Brotman read the “starting lineup”, introducing the significant political figures who had a hand in bringing baseball to DC, starting with Mayor Williams. He moved through to the DC Sports and Entertainment Commission, Mark Lerner, Tony Tavares, Frank Robinson, players Schneider and Anderson, Anacostia Waterfront Corporation, Clark-Hunt-Smoot construction company representatives, and finally new owner, Ted Lerner. It should be noted that when Frank Robinson was named, the crowd burst into the most energetic and hearty applause and cheers than any of the others. He is hugely respected and admired.
Fred Valentine and a couple other Washington Senators were introduced sitting in the front row of the audience. Next William Sonny Randall and James Tillman Sr., former Homestead Grays were introduced and stood to wave to the crowd. How fortunate I was standing directly in front of them!
Mayor Williams started off the speeches by kicking off his usual rhetoric on the economic benefits for the city. Immediately upon taking the podium, some people over in center field started chanting “Feed the needy, not the greedy” loudly and relentlessly, raising a cardboard sign. The Mayor continued on pretending he did not hear them, but the photographers all ran in a herd over to snap photos of the protesters. I remained cool and content where I was – kinda happy I had a clear shot of the stage with all the photogs gone! It was kind of funny to see all the photographers rush off at the same time. I can only imagine how irritated those on the stage must have been!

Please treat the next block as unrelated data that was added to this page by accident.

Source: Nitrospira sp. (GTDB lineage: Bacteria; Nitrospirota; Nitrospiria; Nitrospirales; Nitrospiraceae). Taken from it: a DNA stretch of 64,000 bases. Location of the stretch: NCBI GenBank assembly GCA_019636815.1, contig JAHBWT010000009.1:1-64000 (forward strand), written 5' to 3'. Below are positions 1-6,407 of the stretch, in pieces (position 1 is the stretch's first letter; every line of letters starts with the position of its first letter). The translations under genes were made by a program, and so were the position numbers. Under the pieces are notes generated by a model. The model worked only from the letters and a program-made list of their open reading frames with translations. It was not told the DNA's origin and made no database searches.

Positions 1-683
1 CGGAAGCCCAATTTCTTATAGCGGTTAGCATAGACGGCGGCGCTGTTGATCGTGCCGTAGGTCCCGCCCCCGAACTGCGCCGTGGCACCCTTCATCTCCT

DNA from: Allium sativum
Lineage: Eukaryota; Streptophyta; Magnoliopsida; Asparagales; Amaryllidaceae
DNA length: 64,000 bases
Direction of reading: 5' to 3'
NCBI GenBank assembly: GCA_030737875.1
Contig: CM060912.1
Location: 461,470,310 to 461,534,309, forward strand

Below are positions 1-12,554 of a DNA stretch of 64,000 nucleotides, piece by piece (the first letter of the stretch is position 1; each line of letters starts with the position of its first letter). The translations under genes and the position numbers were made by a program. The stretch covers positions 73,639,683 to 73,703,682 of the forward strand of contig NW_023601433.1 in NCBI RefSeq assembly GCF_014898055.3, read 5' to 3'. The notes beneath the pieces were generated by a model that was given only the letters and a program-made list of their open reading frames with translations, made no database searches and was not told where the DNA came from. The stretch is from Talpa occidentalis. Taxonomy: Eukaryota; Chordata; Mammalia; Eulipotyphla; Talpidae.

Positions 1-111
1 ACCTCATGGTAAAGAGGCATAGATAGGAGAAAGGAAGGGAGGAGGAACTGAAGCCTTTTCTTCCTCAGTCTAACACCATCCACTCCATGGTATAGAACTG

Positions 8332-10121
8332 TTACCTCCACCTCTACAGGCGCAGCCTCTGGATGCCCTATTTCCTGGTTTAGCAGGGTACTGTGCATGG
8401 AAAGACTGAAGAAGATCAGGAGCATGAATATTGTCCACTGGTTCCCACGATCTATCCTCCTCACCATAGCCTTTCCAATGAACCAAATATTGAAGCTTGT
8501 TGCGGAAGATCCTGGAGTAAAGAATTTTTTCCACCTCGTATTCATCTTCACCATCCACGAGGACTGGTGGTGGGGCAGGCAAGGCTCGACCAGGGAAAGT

Alan Lu from the DC Sports and Entertainment Commission informed us we were standing in right centerfield. I tried to picture myself on the field in the future with the stands around me, but that was no easy task surrounded by dirt piles and cranes. It’s amazing that the chanting can’t be heard on the video posted at the Washington Post of the Mayor’s speech.
Eleanor Holmes Norton: [To Ted Lerner] “Once I found out you went to DC public schools, that’s all I needed to know. You’re one of us!!”
Linda Cropp: “Go Nats!” She was literally screaming with the most energy I’ve ever seen from her (yes, even more than in those legislative sessions). Remember I said I was standing in front of the speaker? I tried as hard as I could not to be rude and visibly wince as my eardrums vibrated with each scream. “Hip hip…” (Crowd yells back “HOORAY!”).
Sharon Ambrose: “Welcom to Ward Six! I welcome the Lerner family as part of the team.”
Jack Evans: “Welcome to our field of dreams! We had three goals – to get: 1) A team, 2) a stadium, and 3) an owner. Today we’ve accomplished all of them.”
DC CFO Natwar Gandhi: “The most important thing is the money! Yesterday we sold all of the bonds for a good price. Deliver [the new stadium] to me on time and on budget!”
Others who spoke were Bill Hall of the DCSEC, Jonathan Mariner, MLB VP of Finance, and Adrian Washington, President and CEO of the Anacostia Waterfront Corporation. Finally, Ted Lerner took the podium for a few brief comments.